Inspect the cables and housing for signs of damage and replace as needed Josh Patterson / Immediate Media
Check derailleur housing for signs of wear, paying special attention to where the cables stop on the frame, as it is not uncommon for the wires encased in the plastic derailleur housing to pull through the ferrules at the end of the casing. Replace frayed cables and worn housing as needed.
Follow a similar system for the brake and dropper seatpost, if applicable. Follow the brakes from the levers to the calipers checking for signs of wear and scuff marks.
Check your frame for signs of damage from crashes, as well as for cable rub — a few strips of protective plastic can prevent needless marking from shift and brake lines Josh Patterson / Immediate Media
After inspecting the shift and brake lines for wear, it is also a good idea to check the frame.
Brake and shifter housing that is allowed to rub excessively against a frame can and will chew through steel, carbon and aluminum frames. It’s easy enough to prevent this with a few small strips of protective tape.
Examine the frame for signs of damage from rock strikes and pay particular attention to the downtube and chainstays.
If you ride a full suspension, be sure to check the suspension pivots and shock bushings for any signs of play and torque to the appropriate spec as recommended by the manufacturer.
Without a functional drivetrain you’ll be going nowhere fast Josh Patterson / Immediate Media
Without a functional drivetrain you’ll be going nowhere fast.
Shift through the gears, there should be no popping or skipping from one cog to another without you moving the shift levers.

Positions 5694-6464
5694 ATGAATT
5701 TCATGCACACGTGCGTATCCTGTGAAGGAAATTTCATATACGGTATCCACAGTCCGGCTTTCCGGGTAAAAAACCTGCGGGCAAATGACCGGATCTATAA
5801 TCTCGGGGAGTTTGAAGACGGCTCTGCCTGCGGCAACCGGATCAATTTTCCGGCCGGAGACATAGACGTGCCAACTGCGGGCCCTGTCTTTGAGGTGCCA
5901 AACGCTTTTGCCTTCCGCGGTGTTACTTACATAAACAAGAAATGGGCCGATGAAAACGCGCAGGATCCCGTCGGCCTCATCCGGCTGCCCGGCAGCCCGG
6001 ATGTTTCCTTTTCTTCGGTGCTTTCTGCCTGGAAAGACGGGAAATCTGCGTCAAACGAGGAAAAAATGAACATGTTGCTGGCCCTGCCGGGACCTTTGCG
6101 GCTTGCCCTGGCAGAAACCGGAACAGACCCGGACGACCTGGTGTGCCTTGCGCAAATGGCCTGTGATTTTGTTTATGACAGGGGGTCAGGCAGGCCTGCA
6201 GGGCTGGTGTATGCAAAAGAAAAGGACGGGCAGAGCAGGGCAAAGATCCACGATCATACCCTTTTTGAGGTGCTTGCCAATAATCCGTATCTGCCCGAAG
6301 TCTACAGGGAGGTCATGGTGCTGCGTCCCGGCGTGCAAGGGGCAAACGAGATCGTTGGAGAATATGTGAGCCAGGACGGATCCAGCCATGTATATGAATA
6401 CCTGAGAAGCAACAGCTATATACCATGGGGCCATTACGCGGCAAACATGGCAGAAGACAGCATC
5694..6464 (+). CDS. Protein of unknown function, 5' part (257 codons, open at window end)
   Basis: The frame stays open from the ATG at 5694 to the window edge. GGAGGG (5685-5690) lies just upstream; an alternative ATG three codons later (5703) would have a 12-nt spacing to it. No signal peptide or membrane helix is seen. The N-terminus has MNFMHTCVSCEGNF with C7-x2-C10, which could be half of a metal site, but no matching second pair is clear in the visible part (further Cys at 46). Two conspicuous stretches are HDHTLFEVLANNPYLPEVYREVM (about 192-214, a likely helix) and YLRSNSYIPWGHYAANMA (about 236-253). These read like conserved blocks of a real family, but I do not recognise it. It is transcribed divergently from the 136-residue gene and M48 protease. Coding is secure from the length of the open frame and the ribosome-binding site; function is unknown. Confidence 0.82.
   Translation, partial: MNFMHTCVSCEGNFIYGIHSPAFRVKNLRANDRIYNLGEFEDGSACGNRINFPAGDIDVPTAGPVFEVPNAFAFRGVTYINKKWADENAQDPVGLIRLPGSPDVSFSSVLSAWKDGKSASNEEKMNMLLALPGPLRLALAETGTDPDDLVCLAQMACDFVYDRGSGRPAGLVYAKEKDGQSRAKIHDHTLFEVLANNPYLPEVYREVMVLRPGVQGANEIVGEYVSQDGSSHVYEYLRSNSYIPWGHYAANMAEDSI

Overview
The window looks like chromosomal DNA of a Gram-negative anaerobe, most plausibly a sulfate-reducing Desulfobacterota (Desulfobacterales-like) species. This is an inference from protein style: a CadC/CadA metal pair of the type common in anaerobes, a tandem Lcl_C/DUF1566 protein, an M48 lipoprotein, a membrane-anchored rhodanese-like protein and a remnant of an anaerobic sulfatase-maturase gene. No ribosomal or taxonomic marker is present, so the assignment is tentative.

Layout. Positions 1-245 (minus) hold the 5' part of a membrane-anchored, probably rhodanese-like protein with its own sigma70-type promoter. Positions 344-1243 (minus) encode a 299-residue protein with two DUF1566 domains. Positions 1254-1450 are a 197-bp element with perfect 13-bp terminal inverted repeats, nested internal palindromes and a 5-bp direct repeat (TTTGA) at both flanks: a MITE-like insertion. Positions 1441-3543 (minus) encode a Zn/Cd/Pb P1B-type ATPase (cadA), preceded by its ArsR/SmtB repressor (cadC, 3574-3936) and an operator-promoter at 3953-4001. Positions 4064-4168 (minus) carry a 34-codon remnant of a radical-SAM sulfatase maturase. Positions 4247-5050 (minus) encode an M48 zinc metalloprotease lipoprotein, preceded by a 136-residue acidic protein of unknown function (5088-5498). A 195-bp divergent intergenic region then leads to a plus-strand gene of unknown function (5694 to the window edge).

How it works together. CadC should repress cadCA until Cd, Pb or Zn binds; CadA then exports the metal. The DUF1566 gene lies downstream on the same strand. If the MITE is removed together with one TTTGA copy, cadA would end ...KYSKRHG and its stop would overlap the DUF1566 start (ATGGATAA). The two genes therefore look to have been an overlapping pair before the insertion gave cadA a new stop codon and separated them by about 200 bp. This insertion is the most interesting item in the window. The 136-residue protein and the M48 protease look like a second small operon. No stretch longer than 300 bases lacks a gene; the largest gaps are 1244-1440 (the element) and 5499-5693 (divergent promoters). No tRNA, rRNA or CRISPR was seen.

Inspect the derailleur hanger to ensure it’s not bent.
Examine the teeth on the chainrings and cassette cogs for signs of bent or broken teeth. Keep in mind that on most modern components the teeth have varying shapes to aid in moving the chain from one cog to another.
Inspect the chain for wear with a chain-checker tool. Over time the bushings that make up the chain’s rollers wear down and develop play, this play allows the chain to “stretch.”
This is also a great time to degrease your drivetrain and lube your chain.
9. Frame fasteners
If you don’t own a torque wrench and plan on doing your own bike maintenance, buy one. Keep a list of the manufacturer’s recommended torque values whenever possible David Rome / Immediate Media
While some of these nuts and bolts would have been covered while looking over your brakes, cockpit, frame and drivetrain, this is still worth its own mention.
If you don’t own a torque wrench and plan on doing your own bike maintenance, buy one. Keep a list of the manufacturer’s recommended torque values on your workbench or in your toolbox. Pay special attention to those bolts that you rely on to keep your smile intact — i.e. the stem and handlebar.
10. Prep your gear
Last but not least, take a few minutes to go over the gear that connects you to the bike. Check to make sure the buckles on your shoes are in good shape and that your cleats are firmly screwed in Josh Patterson / Immediate Media
Last but not least, take a few minutes to go over the gear that connects you to the bike.
Check to make sure the buckles on your shoes are in good shape and that your cleats are firming screwed in.
Examine your helmet for cracks and replace if needed.
If you ride with a hydration pack, take the time to clean it out and repack it. Have a bladder in need of cleaning? Never bothered to throw out any of the energy bar wrappers? Have several punctured tubes stuffed in the bottom of your bag? Now is the time to deal with all of this.
Inspect your tools, too. Make sure your shock pump and mini pump are both in working order. If you carry a first-aid kit, replace anything you used but didn’t replace last season.
Have something to add to the list? Leave your comments below.